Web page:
Jack Lam Charged With Bribery in Philippines, Faces One to Five Years Imprisonment
Posted on: October 30, 2017, 05:30h.
Last updated on: October 30, 2017, 03:29h.
Macau gambling tycoon and Chinese citizen Jack Lam quickly fled the Philippines after authorities raided his Fontana Hot Spring Leisure Parks casino resort in the Clark Freeport Zone in November of 2016 and arrested 1,316 Chinese nationals working illegally.
Nearly a year later, the businessman is being charged for allegedly bribing government officials in order to release those who were detained.
The Philippines Office of the Ombudsman, responsible for investigating and prosecuting federal officials accused of crimes, primarily graft and corruption, says Lam violated Presidential Decree 46 in working covertly to have the Chinese workers released. The charging office says Lam gave PHP 50 million ($967,000) to two officials at the Philippines Bureau of Immigration (BI), in a deal that was orchestrated by Wenceslao Sombrero, the president of the Asian Gaming Service Providers Association (AGSPA).
Lam, who is thought to be in China, is facing between one and five years in prison if found guilty. His attorney said in February that his client wouldn’t return to the Philippines to face any allegations should he be charged.
The BI officials face much graver consequences. Former BI bureaucrats Al Argosino and Michael Robles are facing two counts each, one being plunder, which is a non-bailable offense that carries a potential life imprisonment.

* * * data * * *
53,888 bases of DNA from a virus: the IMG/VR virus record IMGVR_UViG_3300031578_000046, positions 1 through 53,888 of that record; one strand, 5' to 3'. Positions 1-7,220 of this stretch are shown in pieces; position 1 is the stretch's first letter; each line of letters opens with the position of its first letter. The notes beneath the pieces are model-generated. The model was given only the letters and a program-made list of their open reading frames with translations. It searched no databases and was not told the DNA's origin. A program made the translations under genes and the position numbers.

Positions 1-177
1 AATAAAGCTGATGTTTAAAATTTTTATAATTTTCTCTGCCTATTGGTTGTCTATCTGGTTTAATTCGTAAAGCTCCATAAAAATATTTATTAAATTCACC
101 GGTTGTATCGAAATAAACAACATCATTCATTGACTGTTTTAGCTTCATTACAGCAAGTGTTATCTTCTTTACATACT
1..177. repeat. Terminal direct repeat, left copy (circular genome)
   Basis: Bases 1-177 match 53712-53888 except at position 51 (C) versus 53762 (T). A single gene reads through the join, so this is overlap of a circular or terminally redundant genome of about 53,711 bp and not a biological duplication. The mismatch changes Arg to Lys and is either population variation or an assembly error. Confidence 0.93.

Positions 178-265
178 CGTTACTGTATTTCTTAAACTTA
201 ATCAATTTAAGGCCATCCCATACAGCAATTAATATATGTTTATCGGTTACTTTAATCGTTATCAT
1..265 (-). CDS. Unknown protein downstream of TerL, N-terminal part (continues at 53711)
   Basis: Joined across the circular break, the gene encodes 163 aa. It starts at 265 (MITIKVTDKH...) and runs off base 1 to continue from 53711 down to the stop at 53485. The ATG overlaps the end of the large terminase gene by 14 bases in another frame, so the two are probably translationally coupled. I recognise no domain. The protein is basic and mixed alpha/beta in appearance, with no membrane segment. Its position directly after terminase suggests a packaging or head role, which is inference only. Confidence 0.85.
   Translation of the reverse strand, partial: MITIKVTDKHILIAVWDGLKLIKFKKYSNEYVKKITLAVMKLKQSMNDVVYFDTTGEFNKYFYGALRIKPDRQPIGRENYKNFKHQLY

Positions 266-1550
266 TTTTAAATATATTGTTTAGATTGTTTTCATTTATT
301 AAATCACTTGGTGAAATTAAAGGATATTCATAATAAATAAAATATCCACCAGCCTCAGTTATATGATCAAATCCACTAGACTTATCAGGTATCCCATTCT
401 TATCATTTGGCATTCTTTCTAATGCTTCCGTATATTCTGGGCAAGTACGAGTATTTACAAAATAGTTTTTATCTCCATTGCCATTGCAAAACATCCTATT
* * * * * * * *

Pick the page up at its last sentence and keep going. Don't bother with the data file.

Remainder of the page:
The Alleged Scheme
After his 1,316 workers were detained, allegedly thought to be operating an online gambling enterprise, Lam and Sombrero are thought to have colluded in order to bribe BI officials to allow the employees to go free. The AGSPA president has admitted to deducting PHP 2 million ($38,700) to serve as a “processing fee,” before handing over the remaining PHP 48 million to the two officials.
Once the funds were received, the two BI agents gave around $348,000 to former Bureau of Immigration Chief Charles Calima, and planned on pocketing the remaining $580,000 two ways.
Argosino and Robles later tried to come clean, saying they were simply holding the money in part of the ongoing online gambling investigation of Lam’s operations. The Ombudsman didn’t buy it.
In charging documents, Ombudsman Conchita Morales explained, “Their failure to immediately report to the proper investigating authority, or at the very least, their superiors … that they had custody of the P50M, contradicts their professed intentions.”
Philippine Amusement and Gaming Corp (PAGCOR) Chairwoman Andrea Domingo was once linked to the alleged bribery, but that no longer appears to be the case.
Last April, Lam sold his 65 percent stake in Jimei International Entertainment, the parent company of the Fontana casino resort and the Fort Ilocandia Hotel in Laoag City. PAGCOR has since revoked the gaming operating licenses for both properties, but the hotels remain open for business.
Jimei’s gambling operations are now restricted to Macau, China’s special gaming enclave. The company operates the Jimei Casino at Grand Lapa through a partnership with Stanley Ho’s SJM Holdings, and a VIP room at Melco Crown’s City of Dreams with Ho’s son Lawrence Ho.